Tuesday marks the start of the three-Test Apex series between the West Indies and England. The visitors have not won a Test series in the Caribbean since their3-0 triumph in 2004, the same series in which Brian Lara scored a world record 400 not out in the fourth Test at the Antigua Recreation Ground.

In 2019, when the teams last met in the Caribbean, the hosts secured a 2-1 series win and West Indies head coach Phil Simmons wants his team to keep the trend alive.

“We’re looking to play the cricket that we know will put us in a position to win the series. We’re trying to make sure we’re ready for everything England can throw at us,” the Trinidadian head coach said during a pre-match press conference on Monday while indicating that it will critical for the hosts to build strong opening partnerships when they bat.

In that series, Captain Kraigg Brathwaite and John Campbell shared opening stands of 53, 52, 70, 17 not out, 57 and five and they will once again be entrusted with the responsibility.

“The last time we beat England here, the opening pair was Kraigg and John Campbell. Let’s hope that’s a good omen for us because they gave the team some good starts. We’ve been talking about getting a good start and making sure that the top four put things together and not leave it for the middle and lower order,” Simmons said.

“That’s been the focus of our camp leading up to this series. We need batsmen to bat long so the bowlers can have something to work with and I think the camp went well so I expect good things from them.”

The absence of James Anderson and Stuart Broad from the England team has been a big talking point ever since their squad was announced, but Simmons says he is more interested in who they do have.

“We keep harping on no Broad and Anderson but when you don’t have the experience, you have young players who are hungry to make their name and that is something that you have to guard against too. They have quality bowlers who we still have to bat well against,” he said.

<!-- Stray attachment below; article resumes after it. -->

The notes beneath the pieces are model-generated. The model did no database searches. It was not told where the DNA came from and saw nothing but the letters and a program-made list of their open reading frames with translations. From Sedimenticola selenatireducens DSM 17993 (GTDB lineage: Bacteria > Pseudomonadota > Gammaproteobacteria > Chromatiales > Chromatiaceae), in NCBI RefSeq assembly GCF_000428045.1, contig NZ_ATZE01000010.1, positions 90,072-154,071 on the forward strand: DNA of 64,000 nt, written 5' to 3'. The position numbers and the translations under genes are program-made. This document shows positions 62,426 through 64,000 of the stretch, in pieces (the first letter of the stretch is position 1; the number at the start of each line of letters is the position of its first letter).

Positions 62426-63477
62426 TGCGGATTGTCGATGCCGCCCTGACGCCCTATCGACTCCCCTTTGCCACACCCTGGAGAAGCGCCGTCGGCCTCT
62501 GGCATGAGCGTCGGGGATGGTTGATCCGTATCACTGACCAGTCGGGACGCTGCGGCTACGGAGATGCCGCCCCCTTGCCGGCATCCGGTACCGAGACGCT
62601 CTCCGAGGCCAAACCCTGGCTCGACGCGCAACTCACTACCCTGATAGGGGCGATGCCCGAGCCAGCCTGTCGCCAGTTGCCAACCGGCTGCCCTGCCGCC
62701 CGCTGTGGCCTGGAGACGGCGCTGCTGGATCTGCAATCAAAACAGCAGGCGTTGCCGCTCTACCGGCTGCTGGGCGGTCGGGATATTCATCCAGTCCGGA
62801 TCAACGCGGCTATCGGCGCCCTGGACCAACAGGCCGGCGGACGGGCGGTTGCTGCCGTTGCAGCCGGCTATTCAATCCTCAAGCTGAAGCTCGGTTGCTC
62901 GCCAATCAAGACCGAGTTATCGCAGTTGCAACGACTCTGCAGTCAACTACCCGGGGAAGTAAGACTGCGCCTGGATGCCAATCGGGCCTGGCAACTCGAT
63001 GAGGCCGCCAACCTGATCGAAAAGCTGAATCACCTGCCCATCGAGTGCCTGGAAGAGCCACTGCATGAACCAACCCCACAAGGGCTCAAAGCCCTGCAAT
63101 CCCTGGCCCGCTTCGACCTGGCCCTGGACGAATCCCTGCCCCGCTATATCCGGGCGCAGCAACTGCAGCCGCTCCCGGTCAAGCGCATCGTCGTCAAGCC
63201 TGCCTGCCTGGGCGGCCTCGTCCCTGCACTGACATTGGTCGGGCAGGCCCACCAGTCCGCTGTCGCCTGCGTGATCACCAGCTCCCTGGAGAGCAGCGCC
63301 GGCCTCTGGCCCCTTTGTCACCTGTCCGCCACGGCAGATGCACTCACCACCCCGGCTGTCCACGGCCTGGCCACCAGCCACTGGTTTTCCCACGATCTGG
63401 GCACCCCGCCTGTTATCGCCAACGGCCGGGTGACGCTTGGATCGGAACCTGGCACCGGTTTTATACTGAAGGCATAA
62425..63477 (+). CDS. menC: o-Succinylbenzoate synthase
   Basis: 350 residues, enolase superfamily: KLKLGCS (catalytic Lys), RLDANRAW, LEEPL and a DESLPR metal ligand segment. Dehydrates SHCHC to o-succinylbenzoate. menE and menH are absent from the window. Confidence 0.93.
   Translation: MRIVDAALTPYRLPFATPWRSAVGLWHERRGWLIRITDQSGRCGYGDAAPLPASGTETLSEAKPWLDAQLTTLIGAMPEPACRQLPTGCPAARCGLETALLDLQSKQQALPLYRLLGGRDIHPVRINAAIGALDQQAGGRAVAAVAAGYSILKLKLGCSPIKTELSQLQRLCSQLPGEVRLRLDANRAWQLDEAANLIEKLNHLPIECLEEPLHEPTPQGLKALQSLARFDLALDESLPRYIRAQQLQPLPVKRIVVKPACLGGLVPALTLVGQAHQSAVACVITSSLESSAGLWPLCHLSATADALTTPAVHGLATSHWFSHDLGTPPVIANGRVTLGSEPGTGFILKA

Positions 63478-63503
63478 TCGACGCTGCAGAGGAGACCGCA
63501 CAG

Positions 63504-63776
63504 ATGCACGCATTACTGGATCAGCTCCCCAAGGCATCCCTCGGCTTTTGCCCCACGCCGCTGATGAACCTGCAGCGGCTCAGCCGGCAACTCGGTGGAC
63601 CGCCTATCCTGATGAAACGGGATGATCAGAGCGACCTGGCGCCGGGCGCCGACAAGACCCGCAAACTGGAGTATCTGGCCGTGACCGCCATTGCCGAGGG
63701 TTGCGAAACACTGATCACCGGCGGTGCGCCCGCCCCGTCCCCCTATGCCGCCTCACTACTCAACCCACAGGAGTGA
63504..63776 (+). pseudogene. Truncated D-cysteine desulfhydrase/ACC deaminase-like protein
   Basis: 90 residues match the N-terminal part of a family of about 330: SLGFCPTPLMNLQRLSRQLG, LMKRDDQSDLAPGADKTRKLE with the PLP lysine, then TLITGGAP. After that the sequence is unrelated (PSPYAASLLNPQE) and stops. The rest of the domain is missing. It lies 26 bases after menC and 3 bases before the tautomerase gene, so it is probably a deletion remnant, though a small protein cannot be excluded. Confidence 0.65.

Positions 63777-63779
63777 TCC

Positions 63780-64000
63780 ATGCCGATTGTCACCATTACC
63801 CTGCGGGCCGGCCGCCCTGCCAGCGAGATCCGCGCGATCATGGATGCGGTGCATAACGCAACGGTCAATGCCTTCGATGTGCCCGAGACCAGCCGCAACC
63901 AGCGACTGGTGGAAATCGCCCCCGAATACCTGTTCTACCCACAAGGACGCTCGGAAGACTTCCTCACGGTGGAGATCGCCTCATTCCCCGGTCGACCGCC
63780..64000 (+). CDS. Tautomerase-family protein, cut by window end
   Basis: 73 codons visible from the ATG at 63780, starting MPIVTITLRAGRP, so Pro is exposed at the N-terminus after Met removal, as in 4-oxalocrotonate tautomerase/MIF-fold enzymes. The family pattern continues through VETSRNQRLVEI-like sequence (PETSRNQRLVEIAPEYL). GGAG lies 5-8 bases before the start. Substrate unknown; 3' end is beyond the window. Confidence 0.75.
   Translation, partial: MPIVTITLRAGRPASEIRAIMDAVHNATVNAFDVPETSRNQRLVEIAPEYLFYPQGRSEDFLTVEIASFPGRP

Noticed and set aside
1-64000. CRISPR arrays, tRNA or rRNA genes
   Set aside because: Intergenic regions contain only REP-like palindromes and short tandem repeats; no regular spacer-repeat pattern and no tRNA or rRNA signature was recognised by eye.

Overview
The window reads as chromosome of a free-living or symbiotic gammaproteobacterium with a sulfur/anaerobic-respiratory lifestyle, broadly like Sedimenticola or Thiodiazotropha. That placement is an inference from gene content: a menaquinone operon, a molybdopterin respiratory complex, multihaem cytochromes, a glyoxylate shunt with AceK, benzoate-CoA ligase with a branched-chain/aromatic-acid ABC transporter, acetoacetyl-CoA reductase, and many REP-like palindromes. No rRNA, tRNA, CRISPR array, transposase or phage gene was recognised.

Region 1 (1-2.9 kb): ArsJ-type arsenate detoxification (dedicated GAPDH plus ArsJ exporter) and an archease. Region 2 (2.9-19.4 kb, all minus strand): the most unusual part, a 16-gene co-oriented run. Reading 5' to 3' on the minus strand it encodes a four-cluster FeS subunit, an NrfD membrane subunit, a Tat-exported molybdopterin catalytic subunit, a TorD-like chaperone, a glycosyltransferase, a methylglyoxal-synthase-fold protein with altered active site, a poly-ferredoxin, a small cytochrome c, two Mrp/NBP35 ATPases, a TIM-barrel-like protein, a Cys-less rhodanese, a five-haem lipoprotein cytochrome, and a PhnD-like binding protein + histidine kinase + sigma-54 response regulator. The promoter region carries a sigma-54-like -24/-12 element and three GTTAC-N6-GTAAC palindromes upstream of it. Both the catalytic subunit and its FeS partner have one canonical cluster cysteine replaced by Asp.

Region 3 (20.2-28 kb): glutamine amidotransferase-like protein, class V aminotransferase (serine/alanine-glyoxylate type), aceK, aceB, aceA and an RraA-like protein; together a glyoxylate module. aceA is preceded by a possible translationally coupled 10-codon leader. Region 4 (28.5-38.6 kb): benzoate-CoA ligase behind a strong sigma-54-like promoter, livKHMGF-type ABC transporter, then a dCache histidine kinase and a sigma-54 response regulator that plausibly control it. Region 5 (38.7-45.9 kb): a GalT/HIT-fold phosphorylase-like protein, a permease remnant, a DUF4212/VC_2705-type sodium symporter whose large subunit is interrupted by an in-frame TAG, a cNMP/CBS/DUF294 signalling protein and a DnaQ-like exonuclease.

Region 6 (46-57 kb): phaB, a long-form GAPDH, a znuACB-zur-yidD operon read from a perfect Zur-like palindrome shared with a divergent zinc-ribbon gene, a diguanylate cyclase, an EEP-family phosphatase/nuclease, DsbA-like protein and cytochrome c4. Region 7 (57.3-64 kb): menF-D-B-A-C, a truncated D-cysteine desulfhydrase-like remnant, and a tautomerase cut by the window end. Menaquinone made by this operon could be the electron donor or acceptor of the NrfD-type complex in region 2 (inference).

Simmons also spoke about the importance of having one specialist spinner in their squad, Veerasammy Permaul.

“Your spinner, at least in the first couple of days, will always play that holding role. Permaul has been bowling really well so, hopefully, by the time we get to the fourth day he will come into play and possibly be a match-winner for us,” Simmons said.

Simmons also mentioned the conditions he expects at the Sir Vivian Richards Cricket Stadium on Tuesday.

“It looks like it’s going to be a good wicket. We’re going to have to work hard for our runs but also work hard for our wickets,” he said.

At the conclusion of the Test match, the teams move on to the Kensington Oval in Barbados for the second Test set to start on March 16. The final Test is scheduled to be played at the National Cricket Stadium in Grenada beginning on March 24.

 

 

 

 

On the back of the sudden passing of Australian cricket great Shane Warne on Friday, tributes have begun to pour in from many members of the global cricket fraternity.

West Indies batting legend Brian Lara had many battles with Warne on the pitch during their careers. He was rendered speechless by the news.

“Heartbroken and speechless at the moment. I literally don’t know how to sum up this situation. My friend is gone!!!,” Lara said on Instagram.

“We have lost one of the greatest sportsmen of all time!! My condolences go out to his family. RIP Warnie!! You will be missed,” he added.

Lara played against Australia in 31 test matches from 1992-2005 and made 2856 runs at an average of 51.00 with nine centuries and 11 fifties.

Another all-time great, Sachin Tendulkar, also reacted with shock to news of Warne’s death on Instagram.

“Shocked, stunned and miserable…Will miss you, Warnie. There was never a dull moment with you around, on or off the field. Will always treasure our on-field duels and off-field banter. You always had a special place for India and Indians had a special place for you. Gone too young!”

Tendulkar also had a long history of battles with Warne, playing against Australia in 39 tests from 1991-2013, amassing 3630 runs at an average of 55.00 with 11 centuries and 16 fifties.

West Indian great Sir Viv Richards never played against Warne but was a part of the Melbourne Stars Australian Big Bash League franchise at one point with him.

“Unbelievable. I am shocked to the core. This can’t be true. There are no words to describe how I feel right now. A huge loss for cricket,” Richards said on Twitter.

Legendary English all-rounder Ian Botham mourned the loss of the Australian spinner.

“I’ve lost a great friend on and off the playing field. RIP Warnster,” he said on Twitter.

Warne leaves behind an untouchable legacy in the sport, finishing his career in 2007 with 708 wickets in 145 Tests and 293 wickets in 194 ODIs.

 

 

© 2022 SportsMaxTV All Rights Reserved.